Mammoth Lakes, California: Base Camp for Big Adventures
No matter what time of year you visit, outdoor adventures are plentiful in and around the mountain town of Mammoth Lakes in California’s Sierra Nevada range.
The town attracts more than 4 million visitors each year eager to conquer the legendary slopes in winter, fly-fish in spring, hit the trails in summer, and enjoy fall colors (and fewer visitors) in autumn. No matter when you visit, you’ll find fun adventures for all ages, as well as close proximity to some of California’s most famous natural attractions.
Choose Your Season of Adventure
During the winter months, find 150 runs for skiers and snowboarders of all levels on Mammoth Mountain, the official training mountain for the U.S. Olympic Team. For a change of scenery, go cross-country skiing or snowshoeing, visit the snow tubing park and try ice skating.
Get in a little spring skiing before the snow melts, signaling trout fishing season in alpine lakes and streams, and beckoning hikers and mountain bikers of all skill levels to take on the region’s diverse terrain. Mountain bikers especially will want to visit the top-ranked Mammoth Mountain Bike Park, which covers more than 1,400 hectares with over 128 kilometers of trails.
Continue hiking and biking into the summer and fall months, but also fit in time for paddleboarding, road cycling, horseback riding, zip lining and golf. In fall, you’ll be greeted not only by the changing colors of the aspen trees, but also fewer visitors.
Skiing the powdery slopes in Mammoth Mountain
Outdoor Attractions on the Town
Want to take in the scenery without all the work? Get a bird’s-eye view of Mammoth Lakes and the surrounding area during a breathtaking helicopter ride, or ride the scenic gondola to the summit of the 3,369-meter Mammoth Mountain.
Just five minutes from downtown, ride the free Town Trolley to the Mammoth Lakes Basin and find 80 kilometers of trails, lakes, forests, streams and campgrounds. After all of that activity, relax with a soak in one of the hundreds of hot springs located nearby.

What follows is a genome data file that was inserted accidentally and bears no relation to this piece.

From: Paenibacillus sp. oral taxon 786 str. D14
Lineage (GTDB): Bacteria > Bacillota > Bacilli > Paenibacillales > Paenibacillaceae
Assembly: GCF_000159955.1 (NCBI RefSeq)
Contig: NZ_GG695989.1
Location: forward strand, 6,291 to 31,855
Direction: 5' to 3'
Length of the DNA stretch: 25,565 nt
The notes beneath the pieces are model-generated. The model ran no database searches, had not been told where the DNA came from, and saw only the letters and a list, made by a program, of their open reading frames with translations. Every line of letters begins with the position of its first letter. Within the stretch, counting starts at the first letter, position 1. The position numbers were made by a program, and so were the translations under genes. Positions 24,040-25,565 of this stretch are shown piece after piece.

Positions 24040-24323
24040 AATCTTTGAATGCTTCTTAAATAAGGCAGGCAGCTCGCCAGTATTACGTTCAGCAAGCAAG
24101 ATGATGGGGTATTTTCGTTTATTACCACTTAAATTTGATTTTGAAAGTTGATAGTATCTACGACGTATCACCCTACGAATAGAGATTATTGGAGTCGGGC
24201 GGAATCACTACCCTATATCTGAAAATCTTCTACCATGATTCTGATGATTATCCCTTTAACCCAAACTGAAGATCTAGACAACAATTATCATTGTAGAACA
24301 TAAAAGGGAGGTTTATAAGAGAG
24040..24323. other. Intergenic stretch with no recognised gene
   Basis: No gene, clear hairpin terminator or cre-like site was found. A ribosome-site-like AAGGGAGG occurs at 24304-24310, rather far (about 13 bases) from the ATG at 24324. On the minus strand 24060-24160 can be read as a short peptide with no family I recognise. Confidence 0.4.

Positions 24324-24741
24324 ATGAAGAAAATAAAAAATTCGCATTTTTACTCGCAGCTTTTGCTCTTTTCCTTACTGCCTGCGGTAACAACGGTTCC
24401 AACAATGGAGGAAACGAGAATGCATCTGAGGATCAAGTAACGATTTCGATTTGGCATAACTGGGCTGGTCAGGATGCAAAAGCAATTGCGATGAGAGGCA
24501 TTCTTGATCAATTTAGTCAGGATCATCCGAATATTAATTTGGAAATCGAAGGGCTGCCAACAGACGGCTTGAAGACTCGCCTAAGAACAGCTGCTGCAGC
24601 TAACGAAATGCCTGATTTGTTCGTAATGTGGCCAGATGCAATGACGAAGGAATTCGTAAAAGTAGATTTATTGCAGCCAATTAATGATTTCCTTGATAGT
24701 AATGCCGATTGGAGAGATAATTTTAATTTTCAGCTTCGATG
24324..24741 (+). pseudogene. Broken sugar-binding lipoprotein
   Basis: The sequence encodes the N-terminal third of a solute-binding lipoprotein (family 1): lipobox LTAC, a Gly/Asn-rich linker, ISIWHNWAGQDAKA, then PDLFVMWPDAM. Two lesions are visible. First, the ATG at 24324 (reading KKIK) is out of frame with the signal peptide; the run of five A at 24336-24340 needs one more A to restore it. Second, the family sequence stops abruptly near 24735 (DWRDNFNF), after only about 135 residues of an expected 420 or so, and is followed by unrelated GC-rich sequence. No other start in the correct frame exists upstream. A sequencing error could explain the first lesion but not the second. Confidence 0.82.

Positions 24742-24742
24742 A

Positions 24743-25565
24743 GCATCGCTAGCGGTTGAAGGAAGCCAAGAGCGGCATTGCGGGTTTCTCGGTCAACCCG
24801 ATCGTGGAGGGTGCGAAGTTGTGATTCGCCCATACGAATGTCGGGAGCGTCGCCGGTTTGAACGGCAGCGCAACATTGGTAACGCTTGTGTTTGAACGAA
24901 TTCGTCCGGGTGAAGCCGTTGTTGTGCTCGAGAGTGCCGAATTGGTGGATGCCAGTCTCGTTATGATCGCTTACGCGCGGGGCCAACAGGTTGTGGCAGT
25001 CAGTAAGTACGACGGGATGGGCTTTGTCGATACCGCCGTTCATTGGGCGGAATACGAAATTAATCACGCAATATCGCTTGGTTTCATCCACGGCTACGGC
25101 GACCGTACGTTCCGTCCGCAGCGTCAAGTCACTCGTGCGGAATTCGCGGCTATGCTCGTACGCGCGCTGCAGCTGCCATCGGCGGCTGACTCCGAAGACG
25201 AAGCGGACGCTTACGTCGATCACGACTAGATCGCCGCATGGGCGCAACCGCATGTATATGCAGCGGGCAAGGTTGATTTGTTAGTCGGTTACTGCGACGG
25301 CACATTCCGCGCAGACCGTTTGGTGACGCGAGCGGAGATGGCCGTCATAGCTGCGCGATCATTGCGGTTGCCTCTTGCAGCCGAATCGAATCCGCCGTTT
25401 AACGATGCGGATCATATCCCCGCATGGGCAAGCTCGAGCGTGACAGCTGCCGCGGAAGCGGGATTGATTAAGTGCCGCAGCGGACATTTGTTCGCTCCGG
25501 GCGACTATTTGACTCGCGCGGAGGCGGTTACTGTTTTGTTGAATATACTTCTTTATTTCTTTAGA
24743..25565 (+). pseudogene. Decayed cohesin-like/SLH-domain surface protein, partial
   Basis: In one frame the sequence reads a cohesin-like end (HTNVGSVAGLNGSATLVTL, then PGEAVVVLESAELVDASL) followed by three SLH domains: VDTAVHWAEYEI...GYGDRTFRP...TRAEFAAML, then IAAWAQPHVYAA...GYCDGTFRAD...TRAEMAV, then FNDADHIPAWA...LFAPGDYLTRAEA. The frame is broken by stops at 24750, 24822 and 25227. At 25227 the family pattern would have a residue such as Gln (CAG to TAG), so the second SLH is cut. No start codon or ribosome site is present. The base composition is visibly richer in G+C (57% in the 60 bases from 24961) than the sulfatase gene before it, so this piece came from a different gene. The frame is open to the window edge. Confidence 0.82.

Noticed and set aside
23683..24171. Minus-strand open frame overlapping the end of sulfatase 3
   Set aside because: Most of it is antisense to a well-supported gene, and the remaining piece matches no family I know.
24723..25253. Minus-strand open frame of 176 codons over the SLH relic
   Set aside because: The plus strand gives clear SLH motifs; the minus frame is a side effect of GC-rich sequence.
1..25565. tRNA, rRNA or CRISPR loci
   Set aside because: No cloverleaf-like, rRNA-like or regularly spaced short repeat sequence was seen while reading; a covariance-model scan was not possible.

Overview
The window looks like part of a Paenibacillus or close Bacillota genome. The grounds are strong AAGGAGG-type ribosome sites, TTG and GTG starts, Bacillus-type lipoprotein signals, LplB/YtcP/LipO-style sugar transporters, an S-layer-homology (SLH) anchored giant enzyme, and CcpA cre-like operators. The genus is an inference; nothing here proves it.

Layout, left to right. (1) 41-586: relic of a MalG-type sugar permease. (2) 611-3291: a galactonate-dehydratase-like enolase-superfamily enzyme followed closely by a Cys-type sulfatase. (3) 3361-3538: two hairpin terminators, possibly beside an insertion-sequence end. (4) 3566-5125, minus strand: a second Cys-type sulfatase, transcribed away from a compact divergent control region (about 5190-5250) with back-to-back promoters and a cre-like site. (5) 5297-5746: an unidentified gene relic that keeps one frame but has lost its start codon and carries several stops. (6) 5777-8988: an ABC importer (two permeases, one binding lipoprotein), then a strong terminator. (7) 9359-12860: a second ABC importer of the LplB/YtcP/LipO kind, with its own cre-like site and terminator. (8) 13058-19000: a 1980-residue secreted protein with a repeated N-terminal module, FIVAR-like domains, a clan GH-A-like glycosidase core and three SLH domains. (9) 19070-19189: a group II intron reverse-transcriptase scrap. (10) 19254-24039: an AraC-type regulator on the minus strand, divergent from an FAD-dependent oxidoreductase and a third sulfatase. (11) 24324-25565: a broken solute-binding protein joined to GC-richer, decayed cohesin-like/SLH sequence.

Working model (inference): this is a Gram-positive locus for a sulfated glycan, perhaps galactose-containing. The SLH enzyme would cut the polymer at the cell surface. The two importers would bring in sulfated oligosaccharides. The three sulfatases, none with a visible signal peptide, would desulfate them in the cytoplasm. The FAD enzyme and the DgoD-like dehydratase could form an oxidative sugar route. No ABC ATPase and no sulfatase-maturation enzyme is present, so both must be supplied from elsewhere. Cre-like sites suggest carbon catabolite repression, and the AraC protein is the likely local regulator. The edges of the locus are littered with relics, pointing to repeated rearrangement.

A summer gondola ride during a golden sunset
Day Trips to Famous Neighbors
Mammoth Lakes is within driving distance of some of California’s most famous outdoor destinations. Yosemite National Park, known for its giant sequoia trees, waterfalls and granite mountain peaks, is just a 45-minute drive away through Tioga Pass. Take a summertime hike in the park, stopping to admire the Half Dome and El Capitan rock formations.
Bodie State Historic Park offers visitors the chance to tour an 1800s gold-mining town that once had a population of 10,000. The last residents moved from the “Official Ghost Town of California” about 50 years ago, and everything they left behind is still intact. Some say the town is haunted; you be the judge.
During the summer months, join a guided tour of Mono Lake South Tufa State Natural Reserve. Walk amid the tufa tower rock formations ringing the edges of the salty inland lake that is 1 million years old. Go back in the winter, when there are fewer visitors and you can go cross-country skiing after a snowfall.
At Devils Postpile National Monument, see the symmetry of basalt columns that are about 100,000 years old. While there, fit in a trail hike to watch water cascading and colorful prisms dancing at the appropriately named Rainbow Falls.
A wintery landscape at Mono Lake
Mammoth Lakes is an easy five-hour drive from Los Angeles, Las Vegas, Sacramento and San Francisco. Connecting flights are also available year-round to Mammoth Yosemite Airport (MMH) from Los Angeles International Airport (LAX), and winter flight service is available from San Francisco (SFO) and San Diego (SAN).
A picturesque vista from the Mammoth Mountain Bike Park